Christmas 2010: I realised that I had got stuck in a rut. I was re-reading old favourites again and again, waiting for a few trusted authors to release new works. Something had to be done.On the spur of the moment I set myself a challenge, to read every book to have won the Locus Sci-Fi award. That’s 35 books, 6 of which I’d previously read, leaving 29 titles by 14 authors who were new to me.While working through this reading list I got married, went on my honeymoon, switched career and became a father. As such these stories became imprinted on my memory as the soundtrack to the happiest period in my life (so far).Not long after starting my Locus Quest, I crossed paths with a fascinating purple brick of a book, by the name of Anathem . We hit it off – spent many happy hours together – and I sealed our love affair by naming a kitten after Anathem ’s protagonist, Erasmas.Then along came Cryptonomicon – a different kind of beast. Initially, I was less convinced; where is the sci-fi element? But that fat historical war novel grew on me slowly (and as it was so long it had plenty of time to work its magic) so I found myself a fan by the end.Third (but by no means final) Stephenson to step up to the plate is the steampunk-nanotech extraordinaire, The Diamond Age . Weighing in at a dinky 500 pages compared to its heavyweight kin, The Diamond Age hits the ground running and had me grinning from the get-go.There’s no point bushing-around-the-beat, it’s time to put-my-table-on-the-cards and wear-my-sleeve-on-my-heart: I loved this book! As with Anathem , this book deserves a sixth star from me. It makes me want to downgrade other books to 4-star just to make it stand out further. Anathem is a book with substance – the kind of girl your grandmother calls a ‘keeper’. The Diamond Age is a book with flair – the kind of girl your grandmother calls a ‘bad influence’.What your Grandmother isn’t telling you, is that sometimes ‘bad influences’ grow up to be ‘keepers’. The same soul runs through these books, but Anathem is just a little older and wiser – The Diamond Age more naive and impulsive.You can easily find a list of major characters in this book – Nell, the Hackworths, the Finkle-McGraws, Judge Fang, Miranda – but odds-on they wont mention the star of the show: The Primer. Oh, the Primer! Oh, sweet bejesus, the Primer! I wish I had a Primer as a child. I wish I had a Primer now, to give to my son. The Primer is perfect. It’s like a fully formed idea you were already aware of, that hadn’t been articulated yet. It was on the tip of my tongue – now I know what it’s called: the Primer! The Primer is perfect. It is what everyone who’s banged their head on the desk through educational software wishes it was, and then some. I could read a whole encyclopaedia about Nell’s lessons with the Primer – then go back in time, finish my AI design degree and devote my life to making the Primer a reality. Everything else in this book is window dressing (fascinating, imaginative, playful, funny, adventurous and evocative window dressing, for sure). A lot of people get frustrated by the second half of the book and the ending. I am apparently in the minority. When Nell’s (view spoiler)[Mouse Army come to rescue (hide spoiler)] her I wanted to jump up and down on the bed. I told my wife about it in rushed, excited, babbling sentences which made her stare at me funny and pat me on the head. And the drummers? Yes – the drummers are silly. But so was Bud’s skull gun back at the start. Remember how I said this book was playful and funny in places? Yeah – the drummers are part of that. Drummer orgy?! It’s a nice counterpoint to the Vicky ethos.Buzzzz. Buzzzz. Buuzzzzzzzz!What’s that noise? The Diamond Age pushing my buttons.Locus Sci-Fi and Hugo joint winner from ’96.BUZZZZZZZ!["br"]>["br"]>["br"]>["br"]>["br"]>["br"]>["br"]>["br"]>["br"]>["br"]>["br"]>["br"]>["br"]>["br"]>["br"]>["br"]>["br"]>["br"]>["br"]>["br"]>["br"]>["br"]>["br"]>["br"]>["br"]>["br"]>["br"]>["br"]>["br"]>["br"]>["br"]>["br"]>Ken-ichi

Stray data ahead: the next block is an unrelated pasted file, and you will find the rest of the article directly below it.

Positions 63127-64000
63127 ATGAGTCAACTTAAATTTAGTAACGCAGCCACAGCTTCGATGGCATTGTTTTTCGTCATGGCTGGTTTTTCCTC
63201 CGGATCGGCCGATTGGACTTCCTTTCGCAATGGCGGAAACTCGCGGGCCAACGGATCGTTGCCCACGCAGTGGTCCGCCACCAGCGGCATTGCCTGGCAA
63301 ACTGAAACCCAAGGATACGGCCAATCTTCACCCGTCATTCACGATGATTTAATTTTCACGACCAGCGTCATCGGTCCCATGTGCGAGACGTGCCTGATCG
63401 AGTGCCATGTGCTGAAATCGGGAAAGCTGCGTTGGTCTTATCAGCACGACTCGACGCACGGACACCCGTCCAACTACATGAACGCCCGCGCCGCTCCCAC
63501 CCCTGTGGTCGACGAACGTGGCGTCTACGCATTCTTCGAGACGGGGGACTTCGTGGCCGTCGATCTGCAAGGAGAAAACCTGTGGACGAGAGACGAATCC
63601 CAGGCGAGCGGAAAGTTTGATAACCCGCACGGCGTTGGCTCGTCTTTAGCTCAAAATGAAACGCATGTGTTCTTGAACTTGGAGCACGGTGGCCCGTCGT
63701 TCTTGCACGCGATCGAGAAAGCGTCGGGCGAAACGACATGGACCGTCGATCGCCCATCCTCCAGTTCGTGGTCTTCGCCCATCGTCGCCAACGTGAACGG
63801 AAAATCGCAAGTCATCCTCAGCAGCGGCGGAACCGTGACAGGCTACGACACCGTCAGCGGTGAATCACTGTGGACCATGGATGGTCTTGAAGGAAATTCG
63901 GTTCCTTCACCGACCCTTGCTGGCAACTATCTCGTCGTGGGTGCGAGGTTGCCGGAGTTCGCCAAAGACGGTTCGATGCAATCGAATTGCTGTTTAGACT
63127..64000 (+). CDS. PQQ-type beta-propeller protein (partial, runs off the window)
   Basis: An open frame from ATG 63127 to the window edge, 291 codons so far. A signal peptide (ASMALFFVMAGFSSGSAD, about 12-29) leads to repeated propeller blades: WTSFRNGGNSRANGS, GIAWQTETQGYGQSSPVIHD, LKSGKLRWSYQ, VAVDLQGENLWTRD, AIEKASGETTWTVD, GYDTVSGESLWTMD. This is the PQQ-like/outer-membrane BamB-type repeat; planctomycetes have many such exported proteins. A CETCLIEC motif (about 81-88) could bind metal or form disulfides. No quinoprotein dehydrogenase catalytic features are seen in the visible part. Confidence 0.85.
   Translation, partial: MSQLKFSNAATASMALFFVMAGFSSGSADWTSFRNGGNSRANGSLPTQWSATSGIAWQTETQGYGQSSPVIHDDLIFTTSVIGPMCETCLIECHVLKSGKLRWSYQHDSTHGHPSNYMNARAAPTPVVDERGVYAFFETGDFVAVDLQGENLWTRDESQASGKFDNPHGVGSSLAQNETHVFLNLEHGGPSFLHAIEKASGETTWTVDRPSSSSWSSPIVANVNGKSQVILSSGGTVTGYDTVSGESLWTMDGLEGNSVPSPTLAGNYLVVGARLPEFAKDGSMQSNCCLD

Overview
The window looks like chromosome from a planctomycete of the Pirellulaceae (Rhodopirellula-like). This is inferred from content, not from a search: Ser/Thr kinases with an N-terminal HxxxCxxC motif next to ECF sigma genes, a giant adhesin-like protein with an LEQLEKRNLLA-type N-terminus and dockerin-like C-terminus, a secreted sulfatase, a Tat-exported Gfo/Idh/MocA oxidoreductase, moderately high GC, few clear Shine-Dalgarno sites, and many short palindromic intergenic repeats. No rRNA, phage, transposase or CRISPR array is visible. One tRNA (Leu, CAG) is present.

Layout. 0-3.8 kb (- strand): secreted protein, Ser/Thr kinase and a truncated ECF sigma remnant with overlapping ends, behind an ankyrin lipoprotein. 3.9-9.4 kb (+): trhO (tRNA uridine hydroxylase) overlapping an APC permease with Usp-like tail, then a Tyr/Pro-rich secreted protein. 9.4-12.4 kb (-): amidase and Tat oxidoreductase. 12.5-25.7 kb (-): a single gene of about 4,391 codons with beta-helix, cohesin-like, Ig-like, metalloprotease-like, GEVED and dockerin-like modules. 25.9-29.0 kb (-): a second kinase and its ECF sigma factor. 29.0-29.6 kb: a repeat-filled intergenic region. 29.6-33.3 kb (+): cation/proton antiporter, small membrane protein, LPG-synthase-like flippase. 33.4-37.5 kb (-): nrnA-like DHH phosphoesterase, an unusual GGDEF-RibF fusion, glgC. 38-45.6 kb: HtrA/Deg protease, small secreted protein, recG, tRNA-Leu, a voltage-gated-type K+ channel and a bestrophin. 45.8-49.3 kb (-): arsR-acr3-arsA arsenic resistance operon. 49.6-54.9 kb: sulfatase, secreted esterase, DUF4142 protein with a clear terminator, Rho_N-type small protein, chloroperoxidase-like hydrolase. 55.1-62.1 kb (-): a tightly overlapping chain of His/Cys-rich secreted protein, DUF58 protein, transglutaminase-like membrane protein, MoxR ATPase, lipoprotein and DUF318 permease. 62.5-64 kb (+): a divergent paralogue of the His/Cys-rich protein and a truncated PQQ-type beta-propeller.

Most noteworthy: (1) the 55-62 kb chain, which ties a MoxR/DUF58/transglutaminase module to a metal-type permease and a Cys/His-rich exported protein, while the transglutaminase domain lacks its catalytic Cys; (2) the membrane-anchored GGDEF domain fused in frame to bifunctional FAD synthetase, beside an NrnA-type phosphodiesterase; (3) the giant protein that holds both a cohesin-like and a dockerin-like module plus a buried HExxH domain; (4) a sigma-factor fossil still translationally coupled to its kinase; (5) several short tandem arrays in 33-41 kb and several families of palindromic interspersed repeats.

Welcome to Stephensonland! Wait, sir? Sir? Yes you. I'm afraid you'll have to check your need for believable characters with me. Here's a numerical token you can use to reclaim it at the end of the day. Oh, and hold on. Is that an expectation of coherent plotting in your back pocket? I'm afraid those are also disallowed in Stephensonland. It'll be perfectly safe here behind the counter. Now, here's your complementary CS patch. That's right, it's very similar, except instead of nicotine, this will imbue you with knowledge equivalent to a bachelor's degree in computer science. Certain parts of your experience will be much funnier if you wear it, while others will be unspeakably boring if you don't. Ok, you're all set. You're going to have a great time.Sometimes I feel like part of the joy of reading Neal Stephenson is the point at which you realize all the characters are a bit robotic and the absurd number of plot lines will never be resolved and the book occasionally reads like a particularly entertaining text book and that none of these things are stopping you from loving every word. This book ties together a pretty conventional cyberpunk-ish near-future street world with a Victorian world of manners and concomitant awkwardness with Confuscianism with fairy tales with crazy underwater tube-dwelling hypnotized sex fiends in ways that seem almost plausible! Also, mechanical horses and Stetson hats! Yes!It amuses me that in addition to being a CS nerd Stephenson likes a bit of a mysticism. Human brains can magically find patterns in data that computers cannot? Really, Neal? I seem to recall Anathem was a bit like this as well, and that book was even dorkierNicholas Karpuk